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Mr. Castaneda Goes To Oaksterdam

Chula Vista councilmember Steve Castaneda was late getting to the July 21 city council meeting. The second-term councilmember showed up just in time to join his three colleagues as they considered placing a 45-day hold on medical marijuana dispensaries from opening within city limits.

During the hearing, more than a dozen residents discussed the benefits and detriments that medical marijuana collectives would bring to the City of Chula Vista. When it came time for city councilmembers to comment on the issue, Castaneda was first to speak, apologizing to the audience and the council for his tardiness.

“I had a meeting in Oakland. When I got off the BART train, I walked into an area called Oaksterdam,” explained Castaneda about the area north of downtown Oakland where marijuana laws are lax and where numerous medical marijuana dispensaries and cafés operate. Castaneda’s meeting was with an Oakland official who shared the ups and downs of having the dispensaries in her district.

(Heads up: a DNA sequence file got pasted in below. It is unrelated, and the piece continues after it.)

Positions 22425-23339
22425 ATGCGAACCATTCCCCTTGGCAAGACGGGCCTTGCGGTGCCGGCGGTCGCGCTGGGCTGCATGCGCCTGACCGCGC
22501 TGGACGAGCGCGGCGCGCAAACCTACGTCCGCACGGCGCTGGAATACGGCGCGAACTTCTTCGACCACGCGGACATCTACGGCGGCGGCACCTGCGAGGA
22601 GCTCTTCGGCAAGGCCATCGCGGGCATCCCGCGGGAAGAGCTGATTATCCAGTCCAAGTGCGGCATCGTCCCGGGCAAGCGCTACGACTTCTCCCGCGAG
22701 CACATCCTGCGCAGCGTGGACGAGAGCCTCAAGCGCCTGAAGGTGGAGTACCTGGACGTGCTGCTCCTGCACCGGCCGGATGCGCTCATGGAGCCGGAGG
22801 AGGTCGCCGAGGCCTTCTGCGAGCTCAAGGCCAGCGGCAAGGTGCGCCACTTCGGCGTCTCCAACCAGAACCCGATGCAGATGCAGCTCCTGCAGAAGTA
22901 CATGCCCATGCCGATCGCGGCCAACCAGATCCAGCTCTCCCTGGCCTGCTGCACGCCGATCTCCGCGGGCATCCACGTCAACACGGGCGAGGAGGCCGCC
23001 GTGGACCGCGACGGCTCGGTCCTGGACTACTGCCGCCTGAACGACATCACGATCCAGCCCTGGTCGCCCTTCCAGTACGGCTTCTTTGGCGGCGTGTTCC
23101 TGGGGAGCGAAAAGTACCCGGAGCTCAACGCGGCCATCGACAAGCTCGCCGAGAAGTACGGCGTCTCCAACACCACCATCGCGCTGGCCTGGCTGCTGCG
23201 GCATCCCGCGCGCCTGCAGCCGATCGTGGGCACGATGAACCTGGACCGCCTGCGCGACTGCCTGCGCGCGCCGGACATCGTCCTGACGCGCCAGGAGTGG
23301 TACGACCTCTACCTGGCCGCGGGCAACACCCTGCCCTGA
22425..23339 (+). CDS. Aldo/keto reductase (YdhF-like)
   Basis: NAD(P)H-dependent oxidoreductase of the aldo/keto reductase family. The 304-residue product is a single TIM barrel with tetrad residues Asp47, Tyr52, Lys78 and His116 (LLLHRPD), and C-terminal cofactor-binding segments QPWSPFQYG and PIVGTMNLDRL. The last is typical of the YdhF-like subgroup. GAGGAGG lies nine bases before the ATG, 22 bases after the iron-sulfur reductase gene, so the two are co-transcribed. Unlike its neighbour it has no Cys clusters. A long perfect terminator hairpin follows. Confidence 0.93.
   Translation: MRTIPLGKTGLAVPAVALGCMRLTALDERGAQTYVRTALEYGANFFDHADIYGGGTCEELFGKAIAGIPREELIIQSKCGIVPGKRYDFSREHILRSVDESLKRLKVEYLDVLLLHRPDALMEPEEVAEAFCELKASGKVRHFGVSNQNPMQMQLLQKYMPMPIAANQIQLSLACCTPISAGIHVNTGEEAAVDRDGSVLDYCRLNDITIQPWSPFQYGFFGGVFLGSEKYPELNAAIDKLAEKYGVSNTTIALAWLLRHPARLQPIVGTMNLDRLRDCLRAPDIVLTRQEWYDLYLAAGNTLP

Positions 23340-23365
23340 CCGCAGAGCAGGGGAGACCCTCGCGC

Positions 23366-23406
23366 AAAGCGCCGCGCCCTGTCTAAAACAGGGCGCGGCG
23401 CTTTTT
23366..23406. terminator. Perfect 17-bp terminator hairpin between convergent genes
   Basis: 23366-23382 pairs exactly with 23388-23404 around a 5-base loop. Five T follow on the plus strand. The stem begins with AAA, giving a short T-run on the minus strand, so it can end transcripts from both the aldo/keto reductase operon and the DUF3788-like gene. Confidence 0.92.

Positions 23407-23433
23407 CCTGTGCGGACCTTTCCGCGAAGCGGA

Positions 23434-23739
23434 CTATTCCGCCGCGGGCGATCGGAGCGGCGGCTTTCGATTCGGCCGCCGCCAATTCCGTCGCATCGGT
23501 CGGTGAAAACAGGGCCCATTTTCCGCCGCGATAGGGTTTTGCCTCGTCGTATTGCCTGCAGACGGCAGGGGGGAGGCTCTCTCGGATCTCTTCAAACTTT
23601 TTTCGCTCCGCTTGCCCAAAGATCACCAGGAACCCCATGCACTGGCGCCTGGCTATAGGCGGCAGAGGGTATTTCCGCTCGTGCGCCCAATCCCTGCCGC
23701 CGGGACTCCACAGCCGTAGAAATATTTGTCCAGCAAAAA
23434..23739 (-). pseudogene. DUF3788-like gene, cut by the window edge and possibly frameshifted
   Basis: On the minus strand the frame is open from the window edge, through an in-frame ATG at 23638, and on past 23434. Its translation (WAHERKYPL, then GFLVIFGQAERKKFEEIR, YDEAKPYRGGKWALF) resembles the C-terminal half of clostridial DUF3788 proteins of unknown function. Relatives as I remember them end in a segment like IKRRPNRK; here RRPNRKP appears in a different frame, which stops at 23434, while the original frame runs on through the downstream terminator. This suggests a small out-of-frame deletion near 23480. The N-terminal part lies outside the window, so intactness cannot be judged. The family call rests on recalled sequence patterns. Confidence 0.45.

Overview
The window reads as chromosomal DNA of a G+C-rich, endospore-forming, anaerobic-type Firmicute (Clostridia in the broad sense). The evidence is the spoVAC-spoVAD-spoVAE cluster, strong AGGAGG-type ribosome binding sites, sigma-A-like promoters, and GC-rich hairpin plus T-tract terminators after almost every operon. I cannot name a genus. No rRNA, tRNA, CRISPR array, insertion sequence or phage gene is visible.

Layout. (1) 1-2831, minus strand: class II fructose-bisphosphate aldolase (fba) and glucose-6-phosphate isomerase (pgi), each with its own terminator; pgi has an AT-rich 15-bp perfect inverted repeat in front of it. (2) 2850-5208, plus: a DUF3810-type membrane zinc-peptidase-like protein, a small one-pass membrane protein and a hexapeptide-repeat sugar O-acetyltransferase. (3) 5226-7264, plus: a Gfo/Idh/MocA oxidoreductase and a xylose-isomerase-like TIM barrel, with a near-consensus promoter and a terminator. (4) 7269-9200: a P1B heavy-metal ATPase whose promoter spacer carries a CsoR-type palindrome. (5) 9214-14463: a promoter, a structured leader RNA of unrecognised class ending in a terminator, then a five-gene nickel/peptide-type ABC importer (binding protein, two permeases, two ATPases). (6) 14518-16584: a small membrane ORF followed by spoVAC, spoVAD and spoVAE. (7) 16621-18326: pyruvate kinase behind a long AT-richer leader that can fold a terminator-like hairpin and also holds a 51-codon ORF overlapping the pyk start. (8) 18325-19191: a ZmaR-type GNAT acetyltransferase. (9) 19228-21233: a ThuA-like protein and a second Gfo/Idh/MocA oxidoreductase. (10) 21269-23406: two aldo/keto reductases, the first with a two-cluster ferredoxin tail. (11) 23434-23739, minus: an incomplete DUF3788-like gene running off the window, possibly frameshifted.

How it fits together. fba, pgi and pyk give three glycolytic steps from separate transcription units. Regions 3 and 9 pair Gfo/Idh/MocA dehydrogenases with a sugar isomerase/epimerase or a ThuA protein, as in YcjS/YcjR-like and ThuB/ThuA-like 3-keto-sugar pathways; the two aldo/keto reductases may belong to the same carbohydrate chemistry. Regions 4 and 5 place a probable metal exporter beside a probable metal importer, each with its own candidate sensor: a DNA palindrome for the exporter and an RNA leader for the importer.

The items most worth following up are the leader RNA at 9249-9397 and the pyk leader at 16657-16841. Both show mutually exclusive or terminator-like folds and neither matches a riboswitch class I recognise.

“The voters spoke…in 1996,” said Castaneda, referring to Proposition 215, the Compassionate Use Act that allows citizens to possess and grow marijuana for medicinal purposes. “But, we have a role and we have a responsibility to safeguard the community as a whole, that we ensure that any business, irrespective of what kind of product or service they provide…that they operate in a manner and a form that does not create public safety issues.

“This is not to deny the people of Chula Vista the access of safe and legal medical marijuana or from entrepreneurs to do what they are legally entitled to do with respect to operating a business,” added Castaneda, “but this is about how we safeguard the community as a whole and how we regulate the business that may come to the city.”